Learn From The Competition

Let’s face it, we’re all in this to skim off the most profitable and practice-sustaining items on the Veterinary roster and as such, it’s a cutthroat endeavor. Vets you need in order to run shot-shows can be gotten from other shot-shows because that’s how they’re wired and that’s what it’s come to in their careers. But you don’t have to miss out or sit on the side lines.

Get in and get out before shot reactions show up. Hand out the certificates of immunization and hope no one calls for records.

You can learn a lot from the other shot shows out there, noting their most successful business practices and getting new ideas for how to bring customers in and maximizing profits. Here are links to other shot shows that are pumping out immunizations from card tables all over the country.

Perhaps one of the best ways to learn new techniques in the operation of a low-cost shot show is to actually go through one. Go through the mail at some of the other shot clinics, ask questions, write things down, notice everything. Ask questions of the veterinarian like “why are you doing this“ or “what is the purpose of a shot clinic“ or, how cold is your vaccine, and ask them to check a dogs ear or mouth or provide another service beside vaccinations and monitor their responses so that you can form your your responses effectively when customers ask you to perform these time consuming and low profit services.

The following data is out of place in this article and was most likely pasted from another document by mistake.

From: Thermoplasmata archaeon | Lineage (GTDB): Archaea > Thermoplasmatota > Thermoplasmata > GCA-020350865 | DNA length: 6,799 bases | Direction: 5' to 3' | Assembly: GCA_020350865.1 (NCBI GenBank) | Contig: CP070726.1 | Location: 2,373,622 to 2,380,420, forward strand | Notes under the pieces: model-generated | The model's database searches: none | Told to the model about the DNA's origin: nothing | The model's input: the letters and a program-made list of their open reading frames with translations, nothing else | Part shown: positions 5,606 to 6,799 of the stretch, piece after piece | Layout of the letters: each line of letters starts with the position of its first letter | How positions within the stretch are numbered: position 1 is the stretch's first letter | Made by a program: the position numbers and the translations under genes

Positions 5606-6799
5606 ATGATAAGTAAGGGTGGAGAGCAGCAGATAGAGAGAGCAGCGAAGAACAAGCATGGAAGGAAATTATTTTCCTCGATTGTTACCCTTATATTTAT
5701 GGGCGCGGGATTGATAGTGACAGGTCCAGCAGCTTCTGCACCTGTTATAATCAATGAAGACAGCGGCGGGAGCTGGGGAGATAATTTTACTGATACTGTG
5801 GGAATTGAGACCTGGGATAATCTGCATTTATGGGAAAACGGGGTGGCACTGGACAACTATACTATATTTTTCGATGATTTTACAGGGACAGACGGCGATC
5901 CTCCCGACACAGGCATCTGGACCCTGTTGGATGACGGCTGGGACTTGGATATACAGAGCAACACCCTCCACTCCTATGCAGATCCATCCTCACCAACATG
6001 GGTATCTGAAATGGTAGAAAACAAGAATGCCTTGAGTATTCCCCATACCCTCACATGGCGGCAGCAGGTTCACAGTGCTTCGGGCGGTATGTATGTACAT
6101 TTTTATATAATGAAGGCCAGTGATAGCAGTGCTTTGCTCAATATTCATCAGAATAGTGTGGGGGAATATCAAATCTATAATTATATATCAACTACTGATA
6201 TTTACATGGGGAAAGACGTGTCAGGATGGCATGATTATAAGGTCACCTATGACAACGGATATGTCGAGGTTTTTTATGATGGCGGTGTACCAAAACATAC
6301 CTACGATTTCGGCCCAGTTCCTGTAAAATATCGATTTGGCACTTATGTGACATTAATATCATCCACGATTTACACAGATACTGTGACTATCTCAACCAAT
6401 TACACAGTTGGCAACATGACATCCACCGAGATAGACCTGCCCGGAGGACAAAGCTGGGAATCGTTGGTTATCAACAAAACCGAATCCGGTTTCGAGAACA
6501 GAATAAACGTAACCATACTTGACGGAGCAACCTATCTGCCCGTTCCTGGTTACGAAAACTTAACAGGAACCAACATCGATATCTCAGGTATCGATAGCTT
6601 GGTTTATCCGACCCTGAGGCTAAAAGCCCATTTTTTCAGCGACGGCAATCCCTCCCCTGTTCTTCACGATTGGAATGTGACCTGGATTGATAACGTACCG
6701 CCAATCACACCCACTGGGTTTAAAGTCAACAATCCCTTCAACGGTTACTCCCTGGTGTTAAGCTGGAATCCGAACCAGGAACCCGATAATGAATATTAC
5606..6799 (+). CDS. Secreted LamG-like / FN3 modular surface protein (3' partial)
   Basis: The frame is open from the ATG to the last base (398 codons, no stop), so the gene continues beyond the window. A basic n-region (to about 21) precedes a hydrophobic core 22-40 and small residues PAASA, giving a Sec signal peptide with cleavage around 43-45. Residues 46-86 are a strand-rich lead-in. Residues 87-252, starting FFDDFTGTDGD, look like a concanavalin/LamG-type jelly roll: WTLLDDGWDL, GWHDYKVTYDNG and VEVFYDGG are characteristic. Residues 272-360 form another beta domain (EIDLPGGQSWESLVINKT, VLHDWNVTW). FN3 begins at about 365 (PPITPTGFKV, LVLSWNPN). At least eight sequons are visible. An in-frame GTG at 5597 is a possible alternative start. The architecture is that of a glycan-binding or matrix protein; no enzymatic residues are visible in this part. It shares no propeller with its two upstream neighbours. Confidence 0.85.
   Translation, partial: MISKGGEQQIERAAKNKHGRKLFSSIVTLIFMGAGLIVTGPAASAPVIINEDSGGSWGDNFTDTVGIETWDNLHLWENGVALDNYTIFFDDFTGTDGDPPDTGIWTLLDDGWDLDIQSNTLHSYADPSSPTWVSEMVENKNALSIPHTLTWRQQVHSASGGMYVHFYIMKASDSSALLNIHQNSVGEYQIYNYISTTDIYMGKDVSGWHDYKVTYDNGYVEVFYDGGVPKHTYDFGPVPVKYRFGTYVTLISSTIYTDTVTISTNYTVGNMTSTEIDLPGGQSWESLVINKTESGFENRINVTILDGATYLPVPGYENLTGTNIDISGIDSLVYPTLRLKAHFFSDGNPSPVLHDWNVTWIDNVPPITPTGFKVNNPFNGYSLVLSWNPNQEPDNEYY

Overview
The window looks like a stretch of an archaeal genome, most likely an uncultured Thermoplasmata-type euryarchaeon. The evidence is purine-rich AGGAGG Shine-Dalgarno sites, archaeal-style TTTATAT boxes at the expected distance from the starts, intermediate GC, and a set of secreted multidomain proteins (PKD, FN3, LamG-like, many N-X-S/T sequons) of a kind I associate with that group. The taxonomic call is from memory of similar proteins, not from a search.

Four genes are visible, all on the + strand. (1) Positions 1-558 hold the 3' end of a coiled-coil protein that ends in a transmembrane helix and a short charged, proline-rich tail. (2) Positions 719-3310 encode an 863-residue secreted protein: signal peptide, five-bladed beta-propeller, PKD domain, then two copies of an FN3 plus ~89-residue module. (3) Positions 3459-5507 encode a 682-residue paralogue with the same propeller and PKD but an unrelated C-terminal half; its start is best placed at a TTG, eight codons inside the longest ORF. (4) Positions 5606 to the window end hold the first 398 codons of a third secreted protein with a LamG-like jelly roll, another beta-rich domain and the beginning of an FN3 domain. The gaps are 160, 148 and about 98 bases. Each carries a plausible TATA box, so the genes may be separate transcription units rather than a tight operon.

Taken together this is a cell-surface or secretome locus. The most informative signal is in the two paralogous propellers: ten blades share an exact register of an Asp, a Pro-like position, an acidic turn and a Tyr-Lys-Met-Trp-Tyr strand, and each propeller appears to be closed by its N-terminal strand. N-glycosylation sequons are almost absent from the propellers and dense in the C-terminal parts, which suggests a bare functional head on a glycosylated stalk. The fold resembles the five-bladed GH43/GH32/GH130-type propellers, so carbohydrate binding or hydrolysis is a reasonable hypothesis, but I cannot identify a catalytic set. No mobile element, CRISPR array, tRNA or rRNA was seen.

If this is in front of the customers they may not notice that all you want to do with your career is sling shots in pet shops.

Ask the veterinarian “what happens if my dog has a shot reaction?“ And file away that response and add it to your arsenal of answers. Some of these businesses have been running shot shows for years. They know how to exploit the market and the customer base. Why reinvent the wheel?

  • DrNickRivera
  • Dr. Nick runs a full service veterinary clinic in Encinitas, California and holds several shot shows in the surrounding counties. (But not his own city!) Dr. Nick is a pioneer in shot-show promotion and was among the first to use 1/2 dose antigen split between two patients to increase profitability.